Chicas Poderosas Summit: Pivotal and Promising

Chicas Poderosas Summit: Pivotal and Promising

The summit was intense, with the passion that only comes from people who are inspired. Their inspiration: an idea that has exploded into a 1,500-strong movement: Chicas Poderosas.

Forty-five Chicas “ambassadors” from 10 Latin American countries came to Palo Alto for the Chicas Poderosas Summit at Stanford University – four days of new thinking about leadership, innovation, and ways to cement the Chicas network. We invited these journalists, developers and designers because they demonstrated the energy and commitment to launch local Chicas chapters.

The June 8-11 Summit was a totally unique experience because it offered so many resources for these Chicas leaders-to-be – from mentoring and presentations from a dozen Stanford John S. Knight Fellows to visits to the (Institute of Design at Stanford), Singularity University and Google News Lab for demos on new tools and new ways to think about project design.

Adding support and depth to the event: sponsors including the JSK Fellowship program at Stanford, the International Center for Journalists (ICFJ), United Airlines, the Open Society Foundation (OSF), and the United Nations Population Fund (UNFPA). They each sent representatives who became integral parts of the Chicas Summit experience.

Thanks to the Summit, Chicas is stronger than ever. Already, four new chapters are being formed in Argentina, Brazil, Bolivia and Mexico. In August, the Brazil chapter held its first, locally-organized hackathon for 50 people in Rio focusing on the Paralympics. Journalists, designers, programmers and students generated infographics telling digital narratives about the Paralympic Games.

I launched Chicas Poderosas in 2013 as part of an ICFJ Knight International Journalism Fellowship designed to help women journalists, developers and designers in Latin America gain digital storytelling skills. What was on my mind? Women in Latin America have a difficult time making their voices heard both in the traditional and digital news media. Access to digital media training and education is limited. And there are no programs that focus on training women, who are underrepresented in news media technology.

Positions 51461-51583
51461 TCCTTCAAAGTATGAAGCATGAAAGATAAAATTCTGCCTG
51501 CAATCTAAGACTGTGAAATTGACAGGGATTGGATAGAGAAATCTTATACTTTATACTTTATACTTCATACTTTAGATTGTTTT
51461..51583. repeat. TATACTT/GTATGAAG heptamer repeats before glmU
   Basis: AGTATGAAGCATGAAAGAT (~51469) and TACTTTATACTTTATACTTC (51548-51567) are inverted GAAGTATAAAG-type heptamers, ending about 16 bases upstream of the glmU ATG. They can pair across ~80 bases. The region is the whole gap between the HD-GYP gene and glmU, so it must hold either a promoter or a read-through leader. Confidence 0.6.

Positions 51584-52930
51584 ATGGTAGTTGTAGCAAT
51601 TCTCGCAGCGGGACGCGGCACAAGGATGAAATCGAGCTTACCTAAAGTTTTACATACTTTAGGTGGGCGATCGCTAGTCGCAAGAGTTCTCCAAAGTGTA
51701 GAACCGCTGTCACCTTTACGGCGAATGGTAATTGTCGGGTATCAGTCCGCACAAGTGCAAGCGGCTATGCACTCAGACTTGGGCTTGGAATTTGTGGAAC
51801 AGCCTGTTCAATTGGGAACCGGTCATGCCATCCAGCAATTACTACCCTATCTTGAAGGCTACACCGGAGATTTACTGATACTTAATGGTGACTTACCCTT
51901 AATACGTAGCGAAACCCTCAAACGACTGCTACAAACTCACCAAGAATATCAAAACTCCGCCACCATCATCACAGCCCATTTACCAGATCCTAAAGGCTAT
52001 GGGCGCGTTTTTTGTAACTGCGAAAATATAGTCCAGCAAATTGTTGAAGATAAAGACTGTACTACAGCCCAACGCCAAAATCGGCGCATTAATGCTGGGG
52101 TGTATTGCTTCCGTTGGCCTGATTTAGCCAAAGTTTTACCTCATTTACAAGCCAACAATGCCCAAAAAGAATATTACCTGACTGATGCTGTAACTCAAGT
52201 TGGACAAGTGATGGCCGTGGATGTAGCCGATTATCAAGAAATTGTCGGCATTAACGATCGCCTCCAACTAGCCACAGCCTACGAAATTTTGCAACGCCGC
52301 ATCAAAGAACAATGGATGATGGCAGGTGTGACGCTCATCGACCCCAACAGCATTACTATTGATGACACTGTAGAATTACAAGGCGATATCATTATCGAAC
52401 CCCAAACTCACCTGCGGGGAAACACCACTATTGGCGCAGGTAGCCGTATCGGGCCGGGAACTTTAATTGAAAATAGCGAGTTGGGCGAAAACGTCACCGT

Chicas creates a safe space for women to get the necessary skills to become newsroom leaders in tech and interactive design. It’s a space where all skill levels are welcome.

We are more than ready now for more Chicas events. Already, we are pushing for a Chicas Poderosas’ 19 Million Project to find ways to tell the stories of migrants flooding now into Europe in ways that illuminate their ordeal and explain the source of the new tide of refugees. Fusion, where I am director of interactive and animation is sponsoring the event together with Univision. GEN- Global Editors Network is mentoring us to deliver a high efficient event at this bigger scale, and Berkeley Advanced Media Institute is helping with social media and overall management of outlook communications at

Taking its name from the estimated 19 million migrants who have fled persecution and war this year to find a better life for their families, Chicas Poderosas plans to bring journalists, developers, designers and activists together in Rome to “hack” the migrant crisis. We will work together to use the power of digital media to report on the crisis, look at possible solutions, and investigate which governments are taking a lead in resolving the situation and which are failing to address the issues that have sparked mass migration.

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